UChicago research teams receive grants to map every cell type of the human gut

Gut epithelium

Two University of Chicago research teams have received funding from The Leona M. and Harry B. Helmsley Charitable Trust to contribute to building a Gut Cell Atlas, a collaborative effort that aims to define every type of cell in the human ileum (the last part of the small intestine) and colon.

The projects are part of the Human Cell Atlas, an international effort by experts in biology, computation and medicine to map all the cells in the human body. The resulting cellular and molecular map will help researchers better understand what goes wrong when disease strikes.

One grant awards $2.9 million over three years to geneticists Oni Basu, PhD, and Sebastian Pott, PhD; computational scientist Matthew Stephens, PhD; and renowned inflammatory bowel disease researcher Eugene B. Chang, MD, to catalog the human gut cells of healthy patients and those with Crohn’s disease.

Single cell genomics for the gut

Basu is a pioneer in the field of single cell genomics, a technique that isolates single cells from a tissue sample and then sequences DNA individually instead of the tissue as a whole. There are several known classes of cells in the gut, such as epithelial cells and immune cells; however, each of these classes may have several sub-types that respond differently to disease. Basu and Pott are also working in a similar project as part of the Human Cell Atlas to map heart cells.

The researchers will use tissue samples taken from patients during routine colonoscopies or as part of their treatment for Crohn’s disease. Basu and Pott, with computational support from Stephens, will compare the results of their single cell genomics analysis with gut organoids developed in Chang’s lab. These miniature organs are small clusters of intestinal cells that can be grown from samples taken from patients. If the organoids turn out to be accurate representations of the single cell types, they can serve as proxies for testing treatments on the patients’ own tissues at distinct points of time or stages of disease.

“Crohn’s disease isn’t just one single disease. It presents in many different forms,” Basu said. “Characterizing the cells of the gut and seeing how the disease affects them, and at different stages in the progression of the disease, can help find better, more tailored treatment options.”

Mapping the gut brain axis

A second grant awards $324,000 to support neuroscientist Bobby Kasthuri, PhD, to image all the cells in the terminal ileum and the colon over the next year. Kasthuri is known for his work studying the connectome, a detailed map of connections between every neuron in the brain. During the course of that research, his team has developed techniques to prepare samples of brain tissue, automate the production of imaging by X-ray and electron microscopy, and process the resulting data with software algorithms.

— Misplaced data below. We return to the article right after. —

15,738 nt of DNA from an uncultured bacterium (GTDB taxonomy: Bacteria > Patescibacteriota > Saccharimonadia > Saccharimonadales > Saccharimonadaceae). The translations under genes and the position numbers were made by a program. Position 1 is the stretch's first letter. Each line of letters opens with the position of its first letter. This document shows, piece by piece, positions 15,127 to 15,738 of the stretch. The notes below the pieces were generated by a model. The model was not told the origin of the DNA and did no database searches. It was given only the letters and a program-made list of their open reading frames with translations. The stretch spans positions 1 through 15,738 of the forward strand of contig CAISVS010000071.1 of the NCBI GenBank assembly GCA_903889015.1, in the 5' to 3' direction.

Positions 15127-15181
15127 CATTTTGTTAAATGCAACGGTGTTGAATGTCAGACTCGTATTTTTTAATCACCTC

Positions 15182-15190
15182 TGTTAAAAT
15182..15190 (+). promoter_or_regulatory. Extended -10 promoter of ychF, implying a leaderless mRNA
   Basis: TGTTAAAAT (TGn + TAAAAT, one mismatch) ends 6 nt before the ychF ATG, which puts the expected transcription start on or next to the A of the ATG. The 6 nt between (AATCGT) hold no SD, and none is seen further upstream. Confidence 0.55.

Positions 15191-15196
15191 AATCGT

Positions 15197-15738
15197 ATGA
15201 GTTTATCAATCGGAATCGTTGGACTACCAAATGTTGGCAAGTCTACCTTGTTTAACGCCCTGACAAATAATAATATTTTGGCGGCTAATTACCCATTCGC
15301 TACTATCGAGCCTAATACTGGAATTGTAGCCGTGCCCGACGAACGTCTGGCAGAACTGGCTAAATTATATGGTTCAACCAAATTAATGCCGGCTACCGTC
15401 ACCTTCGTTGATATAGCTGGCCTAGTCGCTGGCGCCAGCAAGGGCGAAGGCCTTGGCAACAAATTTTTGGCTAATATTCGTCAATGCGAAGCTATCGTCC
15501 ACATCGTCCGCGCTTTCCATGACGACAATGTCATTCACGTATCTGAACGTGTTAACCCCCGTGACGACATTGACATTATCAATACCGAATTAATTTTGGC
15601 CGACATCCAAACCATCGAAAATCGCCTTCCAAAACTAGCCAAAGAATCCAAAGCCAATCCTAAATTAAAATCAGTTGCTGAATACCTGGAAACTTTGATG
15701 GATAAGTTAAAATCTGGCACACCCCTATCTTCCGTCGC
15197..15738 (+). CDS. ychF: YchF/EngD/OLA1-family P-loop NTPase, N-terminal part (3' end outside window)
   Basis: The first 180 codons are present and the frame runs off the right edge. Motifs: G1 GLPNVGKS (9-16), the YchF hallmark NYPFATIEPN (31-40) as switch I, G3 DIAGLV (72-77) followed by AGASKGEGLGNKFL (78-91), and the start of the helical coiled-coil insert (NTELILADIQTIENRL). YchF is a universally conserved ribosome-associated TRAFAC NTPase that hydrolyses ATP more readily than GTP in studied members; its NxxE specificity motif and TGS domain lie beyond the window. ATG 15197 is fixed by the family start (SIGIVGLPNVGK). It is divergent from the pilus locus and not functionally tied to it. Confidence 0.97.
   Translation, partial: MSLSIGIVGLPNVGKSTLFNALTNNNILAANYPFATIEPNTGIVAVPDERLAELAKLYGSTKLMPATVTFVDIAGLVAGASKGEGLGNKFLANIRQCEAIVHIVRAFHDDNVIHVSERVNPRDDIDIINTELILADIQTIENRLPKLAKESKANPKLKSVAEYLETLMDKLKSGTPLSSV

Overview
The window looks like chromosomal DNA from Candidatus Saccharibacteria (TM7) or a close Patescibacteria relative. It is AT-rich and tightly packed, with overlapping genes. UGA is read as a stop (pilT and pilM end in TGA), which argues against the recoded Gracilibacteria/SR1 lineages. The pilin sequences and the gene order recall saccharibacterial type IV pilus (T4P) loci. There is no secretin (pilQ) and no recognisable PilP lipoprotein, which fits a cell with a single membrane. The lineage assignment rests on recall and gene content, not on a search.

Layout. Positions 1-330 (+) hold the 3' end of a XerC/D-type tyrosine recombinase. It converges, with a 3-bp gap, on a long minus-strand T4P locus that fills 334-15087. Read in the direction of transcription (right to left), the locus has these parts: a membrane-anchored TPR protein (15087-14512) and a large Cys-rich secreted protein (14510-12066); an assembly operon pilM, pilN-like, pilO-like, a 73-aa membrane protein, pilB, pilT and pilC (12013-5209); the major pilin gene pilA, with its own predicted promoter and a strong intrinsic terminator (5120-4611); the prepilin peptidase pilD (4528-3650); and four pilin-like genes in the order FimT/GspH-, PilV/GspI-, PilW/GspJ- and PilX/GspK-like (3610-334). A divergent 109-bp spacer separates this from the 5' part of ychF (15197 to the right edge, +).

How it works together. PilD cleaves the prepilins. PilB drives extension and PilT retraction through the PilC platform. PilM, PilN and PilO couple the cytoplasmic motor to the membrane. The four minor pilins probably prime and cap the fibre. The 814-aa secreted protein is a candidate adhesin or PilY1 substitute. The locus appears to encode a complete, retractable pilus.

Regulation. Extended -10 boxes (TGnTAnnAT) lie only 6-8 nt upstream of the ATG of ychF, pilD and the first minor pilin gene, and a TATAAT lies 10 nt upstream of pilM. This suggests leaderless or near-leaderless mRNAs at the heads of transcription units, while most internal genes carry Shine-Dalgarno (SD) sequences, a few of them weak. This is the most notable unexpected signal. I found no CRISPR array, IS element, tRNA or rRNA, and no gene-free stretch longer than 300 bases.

Kasthuri’s team will apply the same imaging technology and computational tools used to map the brain to the tissues of the gastrointestinal tract, specifically samples removed during surgery from patients with and without Crohn’s disease. They will trace the connections between nerves and muscle cells in the gut as well as gain insight into how tissue organization changes with disease.

“We know that neurons in the intestine communicate with each other, with the muscle cells of the digestive tract, with the lining of the intestine and with the immune system,” Kasthuri said. “Understanding the specifics of how these cells communicate in both healthy tissue and how they change in disease can give valuable insights into the inner workings of Crohn’s disease.”

The Helmsley Charitable Trust’s Crohn’s Disease Program supports impactful ideas and mobilizes a global community committed to improving the lives of Crohn’s disease patients while pursuing a cure.

“The Gut Cell Atlas will offer unparalleled insights into what we know about ourselves and our gut, including the role of each cell in keeping us healthy – or causing disease,” said Garabet Yeretssian, PhD, Director of Helmsley’s Crohn’s Disease Program. “Both teams at the University of Chicago will play a key role in mapping the cells of the gut – a critical step to realizing Helmsley’s goal of finding precise, personalized, and effective treatments for Crohn’s disease patients, while pursuing a cure.”

For more information, please visit helmsleytrust.org.